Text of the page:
Nancy Silverton is the culinary queen of the Los Angeles food scene, and the James Beard Award-winning chef and restaurateur drew inspiration from her years living and cooking in Italy for her latest venture.
Her new meat-centric cookbook, "Chi Spacca: A New Approach to American Cooking," takes hundreds of recipes from her acclaimed protein hot spot in L.A., and teaches readers top techniques, secrets and dishes that capture the spirit of Italy.
The LA Brea Bakery owner and "Chef's Table" star joined "Good Morning America" Monday to discuss the book and walk through how to make one of her acclaimed pork dishes.
Check out the full recipe below with a snippet from her book that is available on Oct. 13.
Pork Shoulder Blade Chops with Chipotle and Apple Cider Syrup
"Many of the cuts of pork that we offer at Chi Spacca are the result of our wanting to use the entire animal. This recipe is borne of that goal," Silverton wrote. "The shoulder blade chop, which comes, obviously, from the shoulder, fulfills the expectations of a typical pork chop, which comes from the loin. Putting a cut like this on the menu introduces our customers not just to a cut they might not already know, but to the idea that there is a whole world of animal cuts out there, many of which they may not have tried."
Silverton explained that the more widely known pork loin chops will also work for this recipe.
Pork and apples are a natural flavor pairing, which is why Silverton came up with incorporating that in the form of an apple cider syrup that the chops are glazed with.
Chef's Tip: Ask your butcher for 2 (3/4-inch-thick) pork shoulder blade chops, about 1 pound each. You will need a large platter to serve the chops.
For the Syrup (if you are not buying Carr’s Ciderhouse Cider Syrup)
1 cup apple cider vinegar
1 cup apple cider
2 tablespoons balsamic vinegar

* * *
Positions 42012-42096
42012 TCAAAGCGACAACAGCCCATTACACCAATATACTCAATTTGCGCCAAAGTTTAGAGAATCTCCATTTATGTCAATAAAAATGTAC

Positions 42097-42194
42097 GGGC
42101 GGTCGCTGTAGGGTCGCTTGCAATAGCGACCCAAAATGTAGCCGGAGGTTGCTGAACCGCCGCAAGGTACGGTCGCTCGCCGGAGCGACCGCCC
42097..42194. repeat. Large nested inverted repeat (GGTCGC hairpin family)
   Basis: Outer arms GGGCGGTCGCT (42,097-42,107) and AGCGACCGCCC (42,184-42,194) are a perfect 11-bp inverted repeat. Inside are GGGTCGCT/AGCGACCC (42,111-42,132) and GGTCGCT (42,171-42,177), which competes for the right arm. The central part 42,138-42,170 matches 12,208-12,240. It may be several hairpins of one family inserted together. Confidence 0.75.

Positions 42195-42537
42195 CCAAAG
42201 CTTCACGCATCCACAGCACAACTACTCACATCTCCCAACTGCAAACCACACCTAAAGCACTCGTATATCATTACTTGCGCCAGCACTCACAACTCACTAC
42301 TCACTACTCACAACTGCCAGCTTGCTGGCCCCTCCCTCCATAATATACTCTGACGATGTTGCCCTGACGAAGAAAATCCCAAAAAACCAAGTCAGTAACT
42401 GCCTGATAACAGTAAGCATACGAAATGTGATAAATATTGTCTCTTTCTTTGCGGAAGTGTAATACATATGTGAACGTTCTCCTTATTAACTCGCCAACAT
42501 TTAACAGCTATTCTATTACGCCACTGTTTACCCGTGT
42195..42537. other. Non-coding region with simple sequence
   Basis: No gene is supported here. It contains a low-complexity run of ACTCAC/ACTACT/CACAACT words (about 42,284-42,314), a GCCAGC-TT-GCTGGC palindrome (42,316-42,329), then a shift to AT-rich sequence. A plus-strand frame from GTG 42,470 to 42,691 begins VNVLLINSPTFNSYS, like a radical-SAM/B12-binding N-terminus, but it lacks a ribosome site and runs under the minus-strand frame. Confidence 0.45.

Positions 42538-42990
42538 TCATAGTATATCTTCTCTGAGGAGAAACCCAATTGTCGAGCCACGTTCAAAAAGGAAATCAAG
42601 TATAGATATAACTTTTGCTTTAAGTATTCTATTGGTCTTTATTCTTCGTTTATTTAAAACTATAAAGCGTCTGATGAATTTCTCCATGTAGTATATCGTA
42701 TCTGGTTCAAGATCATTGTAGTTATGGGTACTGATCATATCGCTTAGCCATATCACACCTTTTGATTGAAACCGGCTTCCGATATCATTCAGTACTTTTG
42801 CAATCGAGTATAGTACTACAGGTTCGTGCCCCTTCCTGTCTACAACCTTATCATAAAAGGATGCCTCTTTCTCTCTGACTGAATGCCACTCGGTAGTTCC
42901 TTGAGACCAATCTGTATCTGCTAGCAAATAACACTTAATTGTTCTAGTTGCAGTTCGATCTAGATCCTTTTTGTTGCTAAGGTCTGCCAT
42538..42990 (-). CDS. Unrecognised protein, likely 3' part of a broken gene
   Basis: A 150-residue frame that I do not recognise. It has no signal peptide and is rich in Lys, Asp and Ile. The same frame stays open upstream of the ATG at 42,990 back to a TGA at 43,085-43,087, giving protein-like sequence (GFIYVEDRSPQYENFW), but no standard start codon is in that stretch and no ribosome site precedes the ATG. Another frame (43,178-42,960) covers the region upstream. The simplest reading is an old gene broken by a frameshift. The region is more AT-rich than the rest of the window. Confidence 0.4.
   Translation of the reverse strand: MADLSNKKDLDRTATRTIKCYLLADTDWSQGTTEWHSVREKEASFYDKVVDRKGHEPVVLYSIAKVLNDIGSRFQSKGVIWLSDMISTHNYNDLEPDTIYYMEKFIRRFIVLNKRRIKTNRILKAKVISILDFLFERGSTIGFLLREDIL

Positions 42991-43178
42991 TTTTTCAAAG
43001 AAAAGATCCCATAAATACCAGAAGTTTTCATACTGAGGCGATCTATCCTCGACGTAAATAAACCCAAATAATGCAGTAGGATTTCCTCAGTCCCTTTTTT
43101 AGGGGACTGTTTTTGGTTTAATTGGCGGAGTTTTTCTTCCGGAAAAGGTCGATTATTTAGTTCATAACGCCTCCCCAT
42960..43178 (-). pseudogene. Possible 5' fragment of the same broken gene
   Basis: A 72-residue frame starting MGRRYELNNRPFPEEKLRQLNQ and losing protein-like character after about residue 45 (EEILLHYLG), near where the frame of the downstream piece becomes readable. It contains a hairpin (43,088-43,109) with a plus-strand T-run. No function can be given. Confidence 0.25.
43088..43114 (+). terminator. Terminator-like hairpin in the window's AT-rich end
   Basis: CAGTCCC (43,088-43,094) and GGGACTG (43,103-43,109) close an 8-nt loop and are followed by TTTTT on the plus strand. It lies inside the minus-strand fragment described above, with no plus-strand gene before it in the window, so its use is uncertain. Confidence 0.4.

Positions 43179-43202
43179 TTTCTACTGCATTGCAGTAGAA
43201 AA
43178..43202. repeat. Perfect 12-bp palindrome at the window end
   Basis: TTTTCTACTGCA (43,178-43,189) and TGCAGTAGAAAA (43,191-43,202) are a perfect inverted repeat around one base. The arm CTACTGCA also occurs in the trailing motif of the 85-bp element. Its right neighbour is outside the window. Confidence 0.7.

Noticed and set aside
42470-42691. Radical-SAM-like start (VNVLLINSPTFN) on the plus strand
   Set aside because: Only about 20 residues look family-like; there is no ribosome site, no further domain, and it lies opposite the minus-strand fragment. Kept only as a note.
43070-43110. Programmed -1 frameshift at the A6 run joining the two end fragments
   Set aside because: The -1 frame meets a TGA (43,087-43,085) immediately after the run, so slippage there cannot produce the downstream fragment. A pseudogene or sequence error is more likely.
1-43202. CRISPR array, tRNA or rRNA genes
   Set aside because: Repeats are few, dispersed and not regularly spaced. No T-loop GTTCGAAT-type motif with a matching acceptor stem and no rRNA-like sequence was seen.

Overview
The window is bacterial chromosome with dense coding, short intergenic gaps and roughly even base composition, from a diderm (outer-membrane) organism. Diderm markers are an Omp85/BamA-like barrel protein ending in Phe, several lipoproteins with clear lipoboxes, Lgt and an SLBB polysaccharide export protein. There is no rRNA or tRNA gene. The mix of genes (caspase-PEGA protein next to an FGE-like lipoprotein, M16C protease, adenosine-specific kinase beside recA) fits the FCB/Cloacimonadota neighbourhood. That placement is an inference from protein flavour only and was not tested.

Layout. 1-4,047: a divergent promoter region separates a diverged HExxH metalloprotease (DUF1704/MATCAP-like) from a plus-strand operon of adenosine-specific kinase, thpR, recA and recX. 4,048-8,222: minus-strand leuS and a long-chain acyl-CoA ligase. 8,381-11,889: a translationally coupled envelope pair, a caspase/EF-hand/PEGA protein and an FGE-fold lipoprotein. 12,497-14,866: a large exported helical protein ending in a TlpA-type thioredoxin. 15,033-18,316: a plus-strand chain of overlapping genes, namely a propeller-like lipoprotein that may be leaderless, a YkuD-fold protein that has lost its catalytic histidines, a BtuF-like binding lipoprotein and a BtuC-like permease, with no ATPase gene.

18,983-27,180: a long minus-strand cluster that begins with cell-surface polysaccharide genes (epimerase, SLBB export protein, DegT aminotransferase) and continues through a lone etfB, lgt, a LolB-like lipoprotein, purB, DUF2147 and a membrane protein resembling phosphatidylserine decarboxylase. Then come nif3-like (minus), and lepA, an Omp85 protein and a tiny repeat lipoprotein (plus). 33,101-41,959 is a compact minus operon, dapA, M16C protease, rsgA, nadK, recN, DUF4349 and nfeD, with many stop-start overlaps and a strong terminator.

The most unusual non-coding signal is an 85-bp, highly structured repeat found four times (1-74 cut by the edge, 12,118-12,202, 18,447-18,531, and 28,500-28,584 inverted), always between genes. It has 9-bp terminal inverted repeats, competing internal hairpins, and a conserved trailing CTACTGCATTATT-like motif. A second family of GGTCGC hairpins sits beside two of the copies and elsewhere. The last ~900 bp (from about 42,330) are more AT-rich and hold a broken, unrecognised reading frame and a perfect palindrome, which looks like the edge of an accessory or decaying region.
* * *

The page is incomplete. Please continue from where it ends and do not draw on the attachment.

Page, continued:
For the Pork
1 tablespoon ground coriander seeds
1 tablespoon chipotle chile powder (or smoked sweet paprika or another chile powder)
1 tablespoon kosher salt
1 tablespoon light brown sugar
2 (3/4-inch-thick) pork shoulder blade chops (about 1 pound each)
For the Onions
2 large yellow Spanish onions, peeled and sliced into 1/2-inch rings
2 cups apple cider vinegar
To make the syrup, combine the apple cider vinegar, apple cider and balsamic vinegar in a medium saucepan, and bring to a simmer over medium-high heat. Reduce the heat to low to maintain a gentle simmer and cook for 30 to 40 minutes, until the liquid has reduced to a syrupy consistency.
To prepare the pork, first make the rub: grind the coriander seeds in a spice grinder and transfer them to a small bowl. Add the chipotle chile powder, salt and brown sugar, and stir to combine.
Put the chops in a baking dish or on a large plate. Sprinkle the rub evenly over the meat and use the meat to mop up any rub that falls onto the dish or plate. Set aside for 30 minutes to 1 hour to let the seasonings penetrate the pork and for the pork to come to room temperature.
Prepare a hot fire in a charcoal grill. Move all of the coals to one side of the grill so you have both direct and indirect heat. If you have a gas grill, preheat one side for high heat and leave one side of the grill with no heat on; if it is an option, close the lid on the side with no heat.
While the grill is heating, place the onions in a large sauté pan. Add the cider vinegar and bring it to a boil over high heat. Reduce the heat to medium-high, and gently boil the vinegar and onions for 5 to 10 minutes, stirring often, until the onions are tender and the vinegar coats them like a glaze. Turn off the heat.
Place the pork chops on the grill over the direct heat and grill for about 4 minutes, until the undersides are golden brown with dark grill marks. Move the pork chops to the side of the grill where there is no flame and cook over the indirect heat, uncovered, for about 10 minutes, until the meat is firm to the touch.
Remove the pork chops from the grill and place them on a large serving platter.
To serve, drizzle the apple cider syrup over the pork chops and lay the onions on and around the pork chops, leaving the meat in the center of the platter visible.
Recipe reprinted courtesy of Nancy Silverton.